Sandworm Team

Sandworm Team is a destructive threat group that has been attributed to Russia's General Staff Main Intelligence Directorate (GRU) Main Center for Special Technologies (GTsST) military unit 74455.[1][2] This group has been active since at least 2009.[3][4][5][6]

In October 2020, the US indicted six GRU Unit 74455 officers associated with Sandworm Team for the following cyber operations: the 2015 and 2016 attacks against Ukrainian electrical companies and government organizations, the 2017 worldwide NotPetya attack, targeting of the 2017 French presidential campaign, the 2018 Olympic Destroyer attack against the Winter Olympic Games, the 2018 operation against the Organisation for the Prohibition of Chemical Weapons, and attacks against the country of Georgia in 2018 and 2019.[1][2] Some of these were conducted with the assistance of GRU Unit 26165, which is also referred to as APT28.[7]

ID: G0034
Associated Groups: ELECTRUM, Telebots, IRON VIKING, BlackEnergy (Group), Quedagh, VOODOO BEAR
Version: 2.0
Created: 31 May 2017
Last Modified: 13 April 2021

Associated Group Descriptions

Name Description
ELECTRUM

[8][2]

Telebots

[6][1][2]

IRON VIKING

[9][1][2]

BlackEnergy (Group)

[6][2]

Quedagh

[3] [10][2]

VOODOO BEAR

[4][1][2]

Techniques Used

Domain ID Name Use
Enterprise T1087 .002 Account Discovery: Domain Account

Sandworm Team has used a tool to query Active Directory using LDAP, discovering information about usernames listed in AD.[11]

.003 Account Discovery: Email Account

Sandworm Team used malware to enumerate email settings, including usernames and passwords, from the M.E.Doc application.[12]

Enterprise T1583 .001 Acquire Infrastructure: Domains

Sandworm Team has registered domain names and created URLs that are often designed to mimic or spoof legitimate websites, such as email login pages, online file sharing and storage websites, and password reset pages.[1]

.004 Acquire Infrastructure: Server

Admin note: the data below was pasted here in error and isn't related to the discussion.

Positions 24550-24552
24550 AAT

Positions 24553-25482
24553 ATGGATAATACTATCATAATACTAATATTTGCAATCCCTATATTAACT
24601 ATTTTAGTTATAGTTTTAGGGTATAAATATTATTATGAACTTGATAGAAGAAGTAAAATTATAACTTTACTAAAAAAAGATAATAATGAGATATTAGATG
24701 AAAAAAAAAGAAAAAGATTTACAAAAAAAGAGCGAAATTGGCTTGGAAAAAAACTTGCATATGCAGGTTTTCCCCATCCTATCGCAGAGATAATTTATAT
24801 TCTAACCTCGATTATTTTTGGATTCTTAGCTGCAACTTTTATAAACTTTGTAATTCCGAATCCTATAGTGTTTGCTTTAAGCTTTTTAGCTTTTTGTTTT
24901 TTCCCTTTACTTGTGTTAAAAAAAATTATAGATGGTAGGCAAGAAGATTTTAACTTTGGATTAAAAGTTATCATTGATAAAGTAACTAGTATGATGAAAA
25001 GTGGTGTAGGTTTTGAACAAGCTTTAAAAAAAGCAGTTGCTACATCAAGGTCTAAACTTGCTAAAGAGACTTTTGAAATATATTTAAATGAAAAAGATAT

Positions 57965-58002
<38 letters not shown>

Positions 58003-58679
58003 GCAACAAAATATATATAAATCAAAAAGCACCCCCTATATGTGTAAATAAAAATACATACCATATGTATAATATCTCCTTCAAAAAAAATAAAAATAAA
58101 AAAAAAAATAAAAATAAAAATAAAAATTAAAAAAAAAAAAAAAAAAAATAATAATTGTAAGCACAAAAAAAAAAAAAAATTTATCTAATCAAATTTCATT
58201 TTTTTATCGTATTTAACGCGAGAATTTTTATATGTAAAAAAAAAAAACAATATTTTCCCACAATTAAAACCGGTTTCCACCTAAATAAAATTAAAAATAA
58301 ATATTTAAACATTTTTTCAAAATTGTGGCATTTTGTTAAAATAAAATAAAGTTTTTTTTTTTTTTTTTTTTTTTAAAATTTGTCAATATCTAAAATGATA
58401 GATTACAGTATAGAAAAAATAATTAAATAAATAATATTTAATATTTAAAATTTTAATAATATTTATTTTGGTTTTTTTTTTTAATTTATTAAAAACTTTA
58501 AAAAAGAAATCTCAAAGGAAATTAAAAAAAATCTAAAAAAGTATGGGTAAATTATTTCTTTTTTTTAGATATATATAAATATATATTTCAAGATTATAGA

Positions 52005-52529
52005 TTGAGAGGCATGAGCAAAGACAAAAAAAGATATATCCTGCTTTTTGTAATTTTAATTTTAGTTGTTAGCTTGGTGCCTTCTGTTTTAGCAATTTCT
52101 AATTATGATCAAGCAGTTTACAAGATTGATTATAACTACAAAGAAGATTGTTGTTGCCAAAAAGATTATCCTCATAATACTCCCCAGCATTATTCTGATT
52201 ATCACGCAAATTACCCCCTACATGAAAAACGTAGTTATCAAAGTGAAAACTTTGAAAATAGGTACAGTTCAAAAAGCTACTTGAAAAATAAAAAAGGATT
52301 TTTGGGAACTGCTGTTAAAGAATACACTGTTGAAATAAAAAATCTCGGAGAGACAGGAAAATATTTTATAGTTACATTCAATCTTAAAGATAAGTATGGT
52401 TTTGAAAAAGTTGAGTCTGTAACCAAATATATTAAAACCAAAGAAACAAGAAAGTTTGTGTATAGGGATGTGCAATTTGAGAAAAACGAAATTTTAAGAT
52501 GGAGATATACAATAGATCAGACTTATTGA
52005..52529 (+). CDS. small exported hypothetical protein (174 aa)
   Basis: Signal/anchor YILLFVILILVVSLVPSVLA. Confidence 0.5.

Sandworm Team has leased servers from resellers instead of leasing infrastructure directly from hosting companies to enable its operations.[1]

Enterprise T1595 .002 Active Scanning: Vulnerability Scanning

Sandworm Team has scanned network infrastructure for vulnerabilities as part of its operational planning.[1]

Enterprise T1071 .001 Application Layer Protocol: Web Protocols

Sandworm Team's BCS-server tool connects to the designated C2 server via HTTP.[11]

Enterprise T1059 .005 Command and Scripting Interpreter: Visual Basic

Sandworm Team has created VBScripts to run an SSH server.[13][11][14]

.001 Command and Scripting Interpreter: PowerShell

Sandworm Team has used PowerShell scripts to run a credential harvesting tool in memory to evade defenses.[1]

Enterprise T1555 .003 Credentials from Password Stores: Credentials from Web Browsers

Sandworm Team's CredRaptor tool can collect saved passwords from various internet browsers.[11]

Enterprise T1485 Data Destruction

Sandworm Team has used the BlackEnergy KillDisk component to overwrite files on Windows-based Human-Machine Interfaces. [15][14]

Enterprise T1132 .001 Data Encoding: Standard Encoding

Sandworm Team's BCS-server tool uses base64 encoding and HTML tags for the communication traffic between the C2 server.[11]

Enterprise T1005 Data from Local System